A 49-year-old woman from Bengaluru who last week approached the Delhi High Court to stop her friend, a Noida-based 48-year-old man facing a debilitating health condition, from travelling to Europe allegedly to undergo assisted suicide withdrew her petition from the court Thursday.
As soon as the case came up for hearing before the bench of Justice Yashwant Varma, the woman’s lawyer told the court that he has instructions to withdraw the petition. “I would like to withdraw this petition as I came to know that [my friend] is deeply traumatised after hearing about it [the filing of the case]. I am afraid that the very purpose of filing this writ may go in vain if I proceed,” she said in a statement before the court through her lawyer, advocate Subash Chandran.
While allowing the withdrawal of the plea, Justice Varma directed the court registry to mask the particulars of the man in the court records.
According to a petition filed before the court on August 10, the man has been suffering from Chronic Fatigue Syndrome since 2014 and is allegedly planning to travel to Switzerland for physician-assisted suicide or euthanasia. The woman, who described herself as a close friend of the patient, had pleaded that his parents, other family members and friends would suffer “irreparable loss” and “hardship” if the plea to halt his travel is not allowed.
The Noida resident, according to the petition, was undergoing a treatment called Fecal Microbiota Transplantation at All India Institute of Medical Sciences (AIIMS) for his condition but could not continue in the pandemic situation due “to donor availability issues”. The petition said that his symptoms started in 2014 and his condition deteriorated over the past eight years making him “completely bed bound and just able to walk a few steps inside home”.
According to the petition, the man is the only son of his parents who are in their seventies and he has a sister. Records attached with the petition reveal that the petitioner has been in constant communication with the man and his family members about his health condition. They include a message purportedly sent by the man to the petitioner: “Looking at euthanasia options. Had enough.”
“It is pertinent to mention that there is no financial constraints for providing [him] with better treatments within India or abroad but he is now adamant on his decision to go for Euthanasia, which also affects the life of age old parents miserably,” the petition stated.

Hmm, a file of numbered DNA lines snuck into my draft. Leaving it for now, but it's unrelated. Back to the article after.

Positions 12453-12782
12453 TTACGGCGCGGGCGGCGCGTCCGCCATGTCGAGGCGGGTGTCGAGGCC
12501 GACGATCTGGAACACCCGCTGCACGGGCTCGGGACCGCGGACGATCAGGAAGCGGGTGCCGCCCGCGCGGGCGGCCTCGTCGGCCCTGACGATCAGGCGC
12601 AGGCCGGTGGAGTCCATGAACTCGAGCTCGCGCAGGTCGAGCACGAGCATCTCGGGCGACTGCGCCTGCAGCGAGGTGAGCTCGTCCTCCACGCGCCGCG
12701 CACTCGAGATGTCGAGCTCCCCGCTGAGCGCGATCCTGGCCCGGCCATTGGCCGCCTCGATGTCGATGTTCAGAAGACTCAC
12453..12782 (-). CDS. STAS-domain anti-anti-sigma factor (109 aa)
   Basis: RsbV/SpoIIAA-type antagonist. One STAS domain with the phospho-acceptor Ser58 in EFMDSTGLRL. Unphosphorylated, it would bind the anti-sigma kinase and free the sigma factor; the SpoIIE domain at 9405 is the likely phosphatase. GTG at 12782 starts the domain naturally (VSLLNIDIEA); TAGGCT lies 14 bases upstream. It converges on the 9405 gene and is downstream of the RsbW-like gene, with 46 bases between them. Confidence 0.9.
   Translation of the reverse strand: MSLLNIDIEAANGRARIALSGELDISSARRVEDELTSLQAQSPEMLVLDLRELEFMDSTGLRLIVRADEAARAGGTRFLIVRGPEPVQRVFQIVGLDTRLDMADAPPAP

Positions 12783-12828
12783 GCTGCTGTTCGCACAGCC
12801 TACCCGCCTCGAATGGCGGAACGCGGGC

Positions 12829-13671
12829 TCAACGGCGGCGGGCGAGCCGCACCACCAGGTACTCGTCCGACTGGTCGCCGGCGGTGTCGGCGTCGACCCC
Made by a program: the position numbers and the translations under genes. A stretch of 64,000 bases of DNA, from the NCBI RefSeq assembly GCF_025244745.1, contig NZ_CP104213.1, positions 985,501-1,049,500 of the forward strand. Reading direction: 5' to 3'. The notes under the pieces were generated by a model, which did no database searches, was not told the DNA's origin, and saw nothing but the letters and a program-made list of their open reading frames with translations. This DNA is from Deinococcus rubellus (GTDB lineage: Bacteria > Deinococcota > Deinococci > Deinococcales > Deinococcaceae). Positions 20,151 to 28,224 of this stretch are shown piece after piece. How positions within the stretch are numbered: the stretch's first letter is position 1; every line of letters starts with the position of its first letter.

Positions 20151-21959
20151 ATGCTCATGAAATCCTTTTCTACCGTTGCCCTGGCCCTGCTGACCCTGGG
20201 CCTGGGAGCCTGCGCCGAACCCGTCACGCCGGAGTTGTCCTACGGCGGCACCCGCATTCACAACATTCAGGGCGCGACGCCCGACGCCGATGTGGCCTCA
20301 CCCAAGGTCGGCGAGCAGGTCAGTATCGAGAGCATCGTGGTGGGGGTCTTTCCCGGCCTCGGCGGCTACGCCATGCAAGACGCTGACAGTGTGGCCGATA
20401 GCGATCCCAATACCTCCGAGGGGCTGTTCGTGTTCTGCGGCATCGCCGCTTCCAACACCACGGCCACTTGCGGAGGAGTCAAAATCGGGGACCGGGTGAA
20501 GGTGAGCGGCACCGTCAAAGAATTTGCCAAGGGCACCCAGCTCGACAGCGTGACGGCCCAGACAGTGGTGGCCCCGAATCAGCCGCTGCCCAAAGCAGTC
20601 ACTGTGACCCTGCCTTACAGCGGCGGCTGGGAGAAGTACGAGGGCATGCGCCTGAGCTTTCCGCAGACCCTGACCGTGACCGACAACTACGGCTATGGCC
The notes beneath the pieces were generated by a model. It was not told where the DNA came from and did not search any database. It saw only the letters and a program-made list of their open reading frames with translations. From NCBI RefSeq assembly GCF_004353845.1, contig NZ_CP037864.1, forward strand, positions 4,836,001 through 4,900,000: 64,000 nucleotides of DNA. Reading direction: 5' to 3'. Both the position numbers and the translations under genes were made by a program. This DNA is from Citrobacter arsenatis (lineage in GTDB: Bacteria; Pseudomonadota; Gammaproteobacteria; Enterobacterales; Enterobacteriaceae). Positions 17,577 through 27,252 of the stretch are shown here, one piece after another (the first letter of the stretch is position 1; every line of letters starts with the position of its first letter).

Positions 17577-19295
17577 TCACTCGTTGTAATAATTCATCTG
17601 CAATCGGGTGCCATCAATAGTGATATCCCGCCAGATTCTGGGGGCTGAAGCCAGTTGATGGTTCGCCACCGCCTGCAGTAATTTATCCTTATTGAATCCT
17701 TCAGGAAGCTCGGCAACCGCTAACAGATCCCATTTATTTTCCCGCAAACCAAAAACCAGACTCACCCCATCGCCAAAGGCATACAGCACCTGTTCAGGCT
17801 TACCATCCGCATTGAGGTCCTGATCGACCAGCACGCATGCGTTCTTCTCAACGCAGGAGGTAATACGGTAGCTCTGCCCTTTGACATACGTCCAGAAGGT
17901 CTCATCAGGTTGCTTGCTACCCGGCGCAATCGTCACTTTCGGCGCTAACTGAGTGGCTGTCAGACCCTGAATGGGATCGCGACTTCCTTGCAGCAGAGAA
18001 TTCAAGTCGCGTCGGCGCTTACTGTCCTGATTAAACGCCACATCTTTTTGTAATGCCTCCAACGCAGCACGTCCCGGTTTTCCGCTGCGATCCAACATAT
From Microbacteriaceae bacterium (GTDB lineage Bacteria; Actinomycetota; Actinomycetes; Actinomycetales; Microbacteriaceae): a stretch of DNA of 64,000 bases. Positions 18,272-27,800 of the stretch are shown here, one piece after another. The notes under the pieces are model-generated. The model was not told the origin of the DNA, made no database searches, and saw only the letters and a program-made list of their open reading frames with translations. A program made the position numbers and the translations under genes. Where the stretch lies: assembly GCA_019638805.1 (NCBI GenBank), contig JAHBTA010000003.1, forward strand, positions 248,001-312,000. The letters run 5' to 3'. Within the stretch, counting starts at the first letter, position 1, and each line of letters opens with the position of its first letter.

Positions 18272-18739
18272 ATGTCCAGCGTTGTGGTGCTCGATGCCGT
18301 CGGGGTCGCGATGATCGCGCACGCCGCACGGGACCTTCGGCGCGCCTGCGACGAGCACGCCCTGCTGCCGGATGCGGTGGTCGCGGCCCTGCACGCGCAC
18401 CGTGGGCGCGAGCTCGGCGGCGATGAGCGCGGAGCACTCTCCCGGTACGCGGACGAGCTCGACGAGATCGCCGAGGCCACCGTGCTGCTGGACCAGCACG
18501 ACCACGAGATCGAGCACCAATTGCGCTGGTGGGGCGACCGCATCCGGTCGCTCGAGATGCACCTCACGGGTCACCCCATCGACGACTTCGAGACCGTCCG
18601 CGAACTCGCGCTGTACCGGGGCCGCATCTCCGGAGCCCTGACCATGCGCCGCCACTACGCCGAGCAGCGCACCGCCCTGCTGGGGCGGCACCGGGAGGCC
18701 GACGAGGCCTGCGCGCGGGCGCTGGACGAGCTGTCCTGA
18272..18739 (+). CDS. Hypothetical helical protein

According to the petition, the patient earlier obtained a Schengen visa which allows unrestricted travel to 26 European countries, by providing “false information” that he is seeking treatment at a clinic in Belgium. In reality, the petition claimed, he travelled to Zurich in Switzerland in June via Belgium for the first round of psychological evaluation.
According to the petition, the man has decided to undergo euthanasia through a Zurich-based organisation Dignitas, which provides assistance to foreign nationals.
“According to the information received by the petitioner, his application was accepted by Dignitas, first evaluation was approved and now awaiting the final decision by the end of August 2022,” the petition claimed.
Medical records attached with the petition revealed that the patient was given a letter in May by an AIIMS doctor stating that he was travelling to Belgium for medical consultation and future treatment since the condition is in the early stages of research and not very well known in India.
The petition’s prayers were limited to not granting the man emigration clearance on the ground that he has made “false claims” to authorities for getting travel permission, and for constituting a medical team to examine him.
“I did not find any precedents. The legal position has to be decided by the court. He is not travelling with bonafide intentions. He is misleading the Indian authorities that is why we are praying for not granting him emigration clearance. We have no other option,” advocate Chandran had told The Indian Express after the filing of the plea.
In 2018, the Supreme Court delivered a landmark ruling that made passive euthanasia legal for terminally ill individuals, allowing them to decline the use of life support measures, and letting families of those in incurable coma withdraw such measures.
While Section 309 of Indian Penal Code (IPC) criminalises attempted suicide, the Mental Healthcare Act Section 115(1) states that “any person who attempts to commit suicide shall be presumed, unless proved otherwise, to have severe stress and shall not be tried and punished under the said Code.”
In 2011, the Supreme Court turned down a plea of author and activist Pinki Virani for stopping life support to Aruna Shanbaug — a nurse who spent nearly 42 years in a vegetative state after sexual assault. However, the case became a precedent for passive euthanasia. The same year, voters in Zurich rejected Swiss plans to ban assisted suicide or outlaw it for foreigners. Many countries, including Singapore, have come under criticism for promoting “suicide tourism”.